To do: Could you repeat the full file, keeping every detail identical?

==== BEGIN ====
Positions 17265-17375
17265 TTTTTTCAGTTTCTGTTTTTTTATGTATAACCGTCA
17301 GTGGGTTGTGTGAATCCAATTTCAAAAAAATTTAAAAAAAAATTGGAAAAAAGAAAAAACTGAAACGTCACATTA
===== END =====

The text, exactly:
Positions 17265-17375
17265 TTTTTTCAGTTTCTGTTTTTTTATGTATAACCGTCA
17301 GTGGGTTGTGTGAATCCAATTTCAAAAAAATTTAAAAAAAAATTGGAAAAAAGAAAAAACTGAAACGTCACATTA